Every week I head to the Pilates studio around the corner from my house for class. Since I've been doing this for so long, I typically see the same women and the same instructors each time. Many of us have become casual acquaintances who make polite conversation before, after and (when we need a distraction from contorting our bodies) during class.
Trish winds up in practically every class I take. Even when I switch things up and take classes outside of my normal routine she's usually there. How do I know this? Trish is hard to miss. She complains loudly about everything — the music, the routine, and the temperature of the room. Some days her running commentary is entertaining. Other times it's irritating because it detracts from the peaceful environment the studio tries to provide.
This morning, though, I found Trish's tendency to complain inviting. I didn't realize it at first, but as the instructor pushed us through a difficult hour of cardio, I found myself tired, sore, sweaty and thirsty before class was even half over. When Trish started to complain, without even thinking about it, I joined her.
As soon as the first negative comment flew out of my mouth the instructor quickly jerked her head and looked at me in surprise.
"What was that?"
When I repeated myself she looked at Trish and said, "I wish we could put you in a bubble so people could close their eyes and tune you out." Trish's influence on me was so obvious that everyone could see it. I felt embarrassed as I left class.
But there was a lesson in it for me. It reminded me that the people we choose to associate with are constantly influencing us whether we realize it or not. For months I had listened to Trish banter, thinking nothing of it. But she was still influencing me. And she was right there to spur me on when I finally joined her in her negativity and complaining.
1 Corinthians 15:33 says, "Do not be misled: 'Bad company corrupts good character.'"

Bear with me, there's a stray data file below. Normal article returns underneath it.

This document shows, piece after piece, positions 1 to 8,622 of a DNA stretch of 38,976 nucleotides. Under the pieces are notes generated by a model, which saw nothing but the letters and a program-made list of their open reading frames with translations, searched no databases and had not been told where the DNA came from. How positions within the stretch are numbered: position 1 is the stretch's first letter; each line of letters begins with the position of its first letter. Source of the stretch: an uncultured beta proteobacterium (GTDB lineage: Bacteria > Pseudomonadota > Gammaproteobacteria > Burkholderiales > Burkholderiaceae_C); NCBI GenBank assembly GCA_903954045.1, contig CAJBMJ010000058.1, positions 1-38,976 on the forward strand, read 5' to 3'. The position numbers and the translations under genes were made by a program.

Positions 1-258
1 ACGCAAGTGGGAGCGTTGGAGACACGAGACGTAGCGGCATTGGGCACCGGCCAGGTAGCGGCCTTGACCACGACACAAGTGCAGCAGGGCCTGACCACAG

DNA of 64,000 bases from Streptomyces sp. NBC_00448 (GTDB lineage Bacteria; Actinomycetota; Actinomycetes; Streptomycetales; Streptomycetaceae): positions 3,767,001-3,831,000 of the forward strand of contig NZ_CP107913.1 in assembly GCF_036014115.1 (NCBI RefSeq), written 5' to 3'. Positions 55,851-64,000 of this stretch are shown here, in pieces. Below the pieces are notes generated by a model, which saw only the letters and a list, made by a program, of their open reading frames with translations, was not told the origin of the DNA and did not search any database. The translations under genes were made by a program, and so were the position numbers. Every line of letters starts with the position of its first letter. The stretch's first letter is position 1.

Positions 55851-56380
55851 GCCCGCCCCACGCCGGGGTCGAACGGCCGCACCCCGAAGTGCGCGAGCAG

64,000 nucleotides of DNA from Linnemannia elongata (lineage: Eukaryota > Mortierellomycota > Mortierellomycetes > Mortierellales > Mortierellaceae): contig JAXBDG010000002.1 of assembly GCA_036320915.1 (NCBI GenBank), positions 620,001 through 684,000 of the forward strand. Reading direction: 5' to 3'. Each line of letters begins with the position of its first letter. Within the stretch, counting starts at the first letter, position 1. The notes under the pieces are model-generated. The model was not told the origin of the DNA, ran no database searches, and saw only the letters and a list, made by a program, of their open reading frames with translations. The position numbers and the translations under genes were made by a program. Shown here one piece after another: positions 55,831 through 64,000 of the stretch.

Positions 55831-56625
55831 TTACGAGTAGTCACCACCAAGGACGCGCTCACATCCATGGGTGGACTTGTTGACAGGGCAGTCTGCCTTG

The first four words of that verse are often overlooked but they are vitally important. Do not be misled...That means it's easy for us to downplay some of the negative influences in our lives. We can justify certain relationships or behaviors and brush them off like they are nothing when, really...they are a big deal.
Have you been misled recently in some of your relationships? Are you being negatively influenced without realizing it? Do you have a friend you need to distance yourself from?
Too often I've seen friends walk away from their convictions, their true friends and even their faith because they were misled. In college, one night out dancing with friends quickly led my friend Courtney to a hard partying lifestyle that ended up in the bedroom of a guy she hardly knew. A few years ago, my friend Kim's addiction to a certain TV show weakened her resolve and led her to have an affair.
While complaining in a Pilates class is a much lesser evil than what some of my friends have experienced, it showed me I'm still susceptible to being influenced by those around me. My attitude in class today could quickly impact my unbelieving instructor's perception of me as a Christian. And it could also lead me to a negative outlook on life long after the end of my workout.
While Trish is a nice person, I'm going to make a point to position myself as far from her as possible in my next Pilates class. Sometimes the choice is really simple — we either distance ourselves from negative influences or we distance ourselves from God.
"Do not make friends with a hot-tempered person, do not associate with one easily angered, or you may learn their ways and get yourself ensnared." — Proverbs 22:24-25
"No temptation has seized you except what is common to man. And God is faithful; he will not let you be tempted beyond what you can bear. But when you are tempted, he will also provide a way out so that you can stand up under it." — 1 Corinthians 10:13
Shannon Primicerio is an author and speaker who loves Jesus and ministering to women of all ages. She is currently on a quest to find the perfect pair of workout pants.
© 2011 by Shannon Primcerio. All rights reserved.
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